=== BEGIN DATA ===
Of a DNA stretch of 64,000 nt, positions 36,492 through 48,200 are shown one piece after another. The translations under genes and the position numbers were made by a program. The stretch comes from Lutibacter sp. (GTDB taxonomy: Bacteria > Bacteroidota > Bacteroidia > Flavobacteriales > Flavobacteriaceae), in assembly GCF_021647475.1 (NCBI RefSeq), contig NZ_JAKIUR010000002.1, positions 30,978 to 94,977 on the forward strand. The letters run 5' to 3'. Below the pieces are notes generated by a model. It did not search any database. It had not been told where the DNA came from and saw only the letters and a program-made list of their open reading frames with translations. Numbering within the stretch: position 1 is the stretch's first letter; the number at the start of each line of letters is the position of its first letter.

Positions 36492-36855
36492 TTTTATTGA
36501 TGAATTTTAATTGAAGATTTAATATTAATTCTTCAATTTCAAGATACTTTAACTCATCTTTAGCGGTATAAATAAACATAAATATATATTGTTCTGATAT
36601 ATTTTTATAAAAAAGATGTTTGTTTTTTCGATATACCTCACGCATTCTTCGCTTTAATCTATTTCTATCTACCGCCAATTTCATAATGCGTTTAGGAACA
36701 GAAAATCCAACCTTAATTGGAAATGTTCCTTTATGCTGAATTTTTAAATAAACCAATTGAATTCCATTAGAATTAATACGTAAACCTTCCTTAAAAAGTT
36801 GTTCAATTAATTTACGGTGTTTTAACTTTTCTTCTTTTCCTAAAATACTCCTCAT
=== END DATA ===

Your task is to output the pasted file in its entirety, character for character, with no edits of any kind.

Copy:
Of a DNA stretch of 64,000 nt, positions 36,492 through 48,200 are shown one piece after another. The translations under genes and the position numbers were made by a program. The stretch comes from Lutibacter sp. (GTDB taxonomy: Bacteria > Bacteroidota > Bacteroidia > Flavobacteriales > Flavobacteriaceae), in assembly GCF_021647475.1 (NCBI RefSeq), contig NZ_JAKIUR010000002.1, positions 30,978 to 94,977 on the forward strand. The letters run 5' to 3'. Below the pieces are notes generated by a model. It did not search any database. It had not been told where the DNA came from and saw only the letters and a program-made list of their open reading frames with translations. Numbering within the stretch: position 1 is the stretch's first letter; the number at the start of each line of letters is the position of its first letter.

Positions 36492-36855
36492 TTTTATTGA
36501 TGAATTTTAATTGAAGATTTAATATTAATTCTTCAATTTCAAGATACTTTAACTCATCTTTAGCGGTATAAATAAACATAAATATATATTGTTCTGATAT
36601 ATTTTTATAAAAAAGATGTTTGTTTTTTCGATATACCTCACGCATTCTTCGCTTTAATCTATTTCTATCTACCGCCAATTTCATAATGCGTTTAGGAACA
36701 GAAAATCCAACCTTAATTGGAAATGTTCCTTTATGCTGAATTTTTAAATAAACCAATTGAATTCCATTAGAATTAATACGTAAACCTTCCTTAAAAAGTT
36801 GTTCAATTAATTTACGGTGTTTTAACTTTTCTTCTTTTCCTAAAATACTCCTCAT